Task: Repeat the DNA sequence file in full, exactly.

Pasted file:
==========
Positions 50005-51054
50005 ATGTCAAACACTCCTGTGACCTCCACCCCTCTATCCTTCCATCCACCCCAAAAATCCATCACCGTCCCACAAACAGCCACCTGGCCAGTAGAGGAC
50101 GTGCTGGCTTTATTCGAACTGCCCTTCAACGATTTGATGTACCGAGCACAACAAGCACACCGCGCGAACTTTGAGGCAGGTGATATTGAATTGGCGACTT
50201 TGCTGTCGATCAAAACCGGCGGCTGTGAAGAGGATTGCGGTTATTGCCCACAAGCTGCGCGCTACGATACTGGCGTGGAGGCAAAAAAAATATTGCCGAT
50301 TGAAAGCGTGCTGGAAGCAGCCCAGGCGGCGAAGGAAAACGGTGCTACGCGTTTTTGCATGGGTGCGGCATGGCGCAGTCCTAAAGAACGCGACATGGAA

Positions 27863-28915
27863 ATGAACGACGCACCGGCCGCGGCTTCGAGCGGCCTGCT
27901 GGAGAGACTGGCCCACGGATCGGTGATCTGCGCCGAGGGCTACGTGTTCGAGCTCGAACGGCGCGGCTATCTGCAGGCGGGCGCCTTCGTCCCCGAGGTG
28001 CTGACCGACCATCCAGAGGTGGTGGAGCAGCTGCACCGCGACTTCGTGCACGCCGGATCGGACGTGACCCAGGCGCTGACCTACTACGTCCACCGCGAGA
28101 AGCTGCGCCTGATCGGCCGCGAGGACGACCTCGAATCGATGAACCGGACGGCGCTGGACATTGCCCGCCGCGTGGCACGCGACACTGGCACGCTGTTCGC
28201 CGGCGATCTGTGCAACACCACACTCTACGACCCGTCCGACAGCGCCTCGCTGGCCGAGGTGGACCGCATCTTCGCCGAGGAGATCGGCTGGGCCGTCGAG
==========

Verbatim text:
Positions 50005-51054
50005 ATGTCAAACACTCCTGTGACCTCCACCCCTCTATCCTTCCATCCACCCCAAAAATCCATCACCGTCCCACAAACAGCCACCTGGCCAGTAGAGGAC
50101 GTGCTGGCTTTATTCGAACTGCCCTTCAACGATTTGATGTACCGAGCACAACAAGCACACCGCGCGAACTTTGAGGCAGGTGATATTGAATTGGCGACTT
50201 TGCTGTCGATCAAAACCGGCGGCTGTGAAGAGGATTGCGGTTATTGCCCACAAGCTGCGCGCTACGATACTGGCGTGGAGGCAAAAAAAATATTGCCGAT
50301 TGAAAGCGTGCTGGAAGCAGCCCAGGCGGCGAAGGAAAACGGTGCTACGCGTTTTTGCATGGGTGCGGCATGGCGCAGTCCTAAAGAACGCGACATGGAA

Positions 27863-28915
27863 ATGAACGACGCACCGGCCGCGGCTTCGAGCGGCCTGCT
27901 GGAGAGACTGGCCCACGGATCGGTGATCTGCGCCGAGGGCTACGTGTTCGAGCTCGAACGGCGCGGCTATCTGCAGGCGGGCGCCTTCGTCCCCGAGGTG
28001 CTGACCGACCATCCAGAGGTGGTGGAGCAGCTGCACCGCGACTTCGTGCACGCCGGATCGGACGTGACCCAGGCGCTGACCTACTACGTCCACCGCGAGA
28101 AGCTGCGCCTGATCGGCCGCGAGGACGACCTCGAATCGATGAACCGGACGGCGCTGGACATTGCCCGCCGCGTGGCACGCGACACTGGCACGCTGTTCGC
28201 CGGCGATCTGTGCAACACCACACTCTACGACCCGTCCGACAGCGCCTCGCTGGCCGAGGTGGACCGCATCTTCGCCGAGGAGATCGGCTGGGCCGTCGAG